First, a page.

Mizuiro jidai (1996) IMDb
Seen in 2015.
The everyday concerns of a regular girl and her friends.
Didactic coming-of-age dramedy. The first 38 episodes tell an impressively linear story of junior high, ending in graduation. Episode 39 is musical clip show, followed by side stories. The target audience is probably a bit younger than the characters.
“Mizuiro” is literally the colour of water, not pigment-cake artists' colours. The title is sometimes translated as “Aqua Age”, referring idiomatically to the years between childhood proper and the “springtime” of young adulthood. Incidentally, the Kesh in Always Coming Home (1985) refer to roughly the same period in life as the “clearwater years”.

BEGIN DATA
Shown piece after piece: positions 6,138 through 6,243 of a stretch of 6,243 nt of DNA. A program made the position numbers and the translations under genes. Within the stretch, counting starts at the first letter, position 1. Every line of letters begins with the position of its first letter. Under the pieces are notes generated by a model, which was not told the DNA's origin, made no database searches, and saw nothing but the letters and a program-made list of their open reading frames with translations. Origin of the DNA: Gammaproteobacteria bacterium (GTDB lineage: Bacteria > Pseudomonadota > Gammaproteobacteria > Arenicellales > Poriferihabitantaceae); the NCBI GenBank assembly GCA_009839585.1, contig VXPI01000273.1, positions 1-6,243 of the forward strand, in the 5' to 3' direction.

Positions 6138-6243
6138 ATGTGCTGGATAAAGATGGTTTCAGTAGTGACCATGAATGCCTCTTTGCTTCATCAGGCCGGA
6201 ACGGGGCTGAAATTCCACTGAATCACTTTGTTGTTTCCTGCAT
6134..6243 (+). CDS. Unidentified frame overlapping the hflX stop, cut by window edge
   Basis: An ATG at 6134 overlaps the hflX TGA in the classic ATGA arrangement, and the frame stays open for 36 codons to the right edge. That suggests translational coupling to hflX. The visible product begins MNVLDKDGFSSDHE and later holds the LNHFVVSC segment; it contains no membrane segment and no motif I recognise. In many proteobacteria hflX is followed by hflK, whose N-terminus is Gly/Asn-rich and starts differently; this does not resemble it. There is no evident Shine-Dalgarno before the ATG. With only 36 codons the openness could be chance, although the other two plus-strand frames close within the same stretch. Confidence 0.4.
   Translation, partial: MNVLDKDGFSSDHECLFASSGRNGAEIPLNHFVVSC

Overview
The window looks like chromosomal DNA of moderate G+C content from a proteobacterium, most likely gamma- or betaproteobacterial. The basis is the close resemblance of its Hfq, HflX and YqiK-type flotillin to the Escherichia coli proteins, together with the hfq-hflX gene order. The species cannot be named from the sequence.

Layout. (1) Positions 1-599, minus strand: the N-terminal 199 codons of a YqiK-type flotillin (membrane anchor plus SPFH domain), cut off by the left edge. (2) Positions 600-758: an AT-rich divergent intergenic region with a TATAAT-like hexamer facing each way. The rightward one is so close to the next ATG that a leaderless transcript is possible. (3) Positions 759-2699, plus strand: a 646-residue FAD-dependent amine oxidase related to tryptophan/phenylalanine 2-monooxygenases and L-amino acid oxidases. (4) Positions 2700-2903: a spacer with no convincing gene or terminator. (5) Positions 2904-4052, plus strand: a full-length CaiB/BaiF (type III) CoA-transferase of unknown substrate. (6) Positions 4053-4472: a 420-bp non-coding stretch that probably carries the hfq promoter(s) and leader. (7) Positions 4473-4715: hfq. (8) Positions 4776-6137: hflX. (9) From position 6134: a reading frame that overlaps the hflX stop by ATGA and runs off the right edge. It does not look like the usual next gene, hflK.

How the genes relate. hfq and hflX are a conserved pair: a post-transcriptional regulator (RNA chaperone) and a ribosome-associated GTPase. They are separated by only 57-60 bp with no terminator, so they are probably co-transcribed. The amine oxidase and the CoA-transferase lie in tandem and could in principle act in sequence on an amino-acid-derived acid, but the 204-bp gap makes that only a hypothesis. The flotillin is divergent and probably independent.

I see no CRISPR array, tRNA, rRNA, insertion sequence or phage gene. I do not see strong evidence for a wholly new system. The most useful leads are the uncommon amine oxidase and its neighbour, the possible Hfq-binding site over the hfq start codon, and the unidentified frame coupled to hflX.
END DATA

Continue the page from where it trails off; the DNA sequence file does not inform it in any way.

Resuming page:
One episode noted in the English-language literature on Japanese culture in anime shows the female protagonist’s family celebrating her first period—which would mark the end of her clearwater years—with traditional “red” rice for supper, and at the end of the last episode she says she’d like to have a child some day. When high school choices are discussed in episode 25, there is a case for ”none”, and a house wife is heard. In the next episode, the protagonist goes on a date with a second boy without telling her boyfriend, thankfully undermining her Mary Sue qualities. There is a didactic air to many such scenes, but the touch is light and the perspective fairly well rounded given the sexism of contemporary Japanese culture.
The typical plot revolves around the protagonist seeing something unusual, worrying needlessly about it, and finally getting a reassuring explanation. To an adult viewer it’s so uneventful and relaxing that it took me many years to get through the whole series. There is none of the sexual objectification that crept into the rush of late-night anime on similar subjects a few years later.